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My mother passed away a few weeks ago and my brothers is now tr ying to sue me for my mothers remainng assets..

New York, NY |

i was the power of attorney had moved all my mothers assets because she was in a nursing home and did not have medicade i found 2 ladies to take care of her privately until she got approved. it never happened since she passed...the money that was transferred was in 2 annuities to which i was beneficiary for both and joint holder on my mothers bank accounts...i have been her caretakers for approx 6 brother never helped i arranged and paid for funeral and now i am responsible for nursing home mother already gave my brothers about 80,000 over the years and did not want him to have anything else....does he have a case .

Attorney Answers 4

  1. Consult with an estates attorney with litigation experience in order to evaluate the strength of any claim that you may have here. Bring the a complaint and any other documents that you wish to analyze.

  2. Consult with an attorney and do not speak with your brothers until then.

    If this answer is helpful, then please mark the helpful button. If this is the best answer, then please indicate it. Thanks. For further information you should see an attorney and discuss the matter completely. If you are in the New York City area, then you can reach me during normal business hours at 718 329 9500 or

  3. The previous answers are all great--you need to consult with an attorney. Having a POA enables you to act on your mother's behalf--but such actions must be for her benefit, not yours--unless that was part of her testamentary plan. On the joint accounts there may be a question of whether you really are the owner or the account belonged to your mother and your name was on it as a "convenience" to her, in which case the value might come back into the estate.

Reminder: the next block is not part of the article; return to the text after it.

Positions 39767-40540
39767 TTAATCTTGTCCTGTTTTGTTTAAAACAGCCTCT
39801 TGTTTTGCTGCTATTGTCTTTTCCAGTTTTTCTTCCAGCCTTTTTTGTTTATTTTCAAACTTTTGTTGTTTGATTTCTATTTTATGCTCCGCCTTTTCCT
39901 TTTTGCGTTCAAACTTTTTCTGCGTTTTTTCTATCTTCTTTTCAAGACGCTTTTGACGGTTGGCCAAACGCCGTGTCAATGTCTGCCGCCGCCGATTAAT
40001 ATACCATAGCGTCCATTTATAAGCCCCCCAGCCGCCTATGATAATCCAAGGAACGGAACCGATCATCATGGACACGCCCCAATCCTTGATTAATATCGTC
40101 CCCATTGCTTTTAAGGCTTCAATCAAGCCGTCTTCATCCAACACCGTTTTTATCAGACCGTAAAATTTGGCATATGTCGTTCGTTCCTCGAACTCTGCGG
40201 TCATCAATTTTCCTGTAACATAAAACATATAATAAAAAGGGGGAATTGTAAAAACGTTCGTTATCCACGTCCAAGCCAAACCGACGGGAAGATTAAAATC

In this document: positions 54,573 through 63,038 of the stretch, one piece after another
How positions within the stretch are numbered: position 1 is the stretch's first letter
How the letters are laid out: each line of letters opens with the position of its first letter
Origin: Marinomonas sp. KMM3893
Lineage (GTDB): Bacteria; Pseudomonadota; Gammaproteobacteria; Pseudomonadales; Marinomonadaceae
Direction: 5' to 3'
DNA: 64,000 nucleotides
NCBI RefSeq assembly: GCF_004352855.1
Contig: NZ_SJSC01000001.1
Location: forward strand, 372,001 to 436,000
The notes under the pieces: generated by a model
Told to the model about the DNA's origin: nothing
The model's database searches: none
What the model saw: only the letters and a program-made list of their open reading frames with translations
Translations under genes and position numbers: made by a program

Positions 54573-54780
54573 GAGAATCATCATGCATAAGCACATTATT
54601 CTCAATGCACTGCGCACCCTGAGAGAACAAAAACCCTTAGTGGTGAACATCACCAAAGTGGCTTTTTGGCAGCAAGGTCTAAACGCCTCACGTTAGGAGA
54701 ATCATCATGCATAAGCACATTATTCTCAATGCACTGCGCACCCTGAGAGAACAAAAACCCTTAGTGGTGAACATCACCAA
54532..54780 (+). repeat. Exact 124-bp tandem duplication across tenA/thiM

4. The others give good advice, especially Mr. Wurtzel. You need to see an attorney immediately. Based on your facts, you could possibly be civilly and criminally liable for financial elder abuse. You thought you were doing the right thing but that's irrelevant. If your mom wanted to equalize gifting, she should have done so while she had capacity or drawn up a will stating so.

    You would have a right to claim fees for your care taking services, but you need to do that in the proper manner.

    While the POA gave you rights to control, you had to do so as a fiduciary for your mom, not for your own benefit.


    The general advice above does not constitute an attorney-client relationship: you haven't hired me or my firm or given me confidential information by posting on this public forum, and my answer on this public forum does not constitute attorney-client advice. IRS Circular 230 Disclosure: In order to comply with requirements imposed by the Internal Revenue Service, we inform you that any U.S. tax advice contained in this communication (including any attachments) is not intended to be used, and cannot be used, for the purpose of (i) avoiding penalties under the Internal Revenue Code or (ii) promoting, marketing, or recommending to another party any transaction or matter addressed herein. While I am licensed to practice in New York and California, I do not actively practice in New York. Regardless, nothing said should be deemed an opinion of law of any state. All readers need to do their own research or pay an attorney for a legal opinion if one is necessary or desired.

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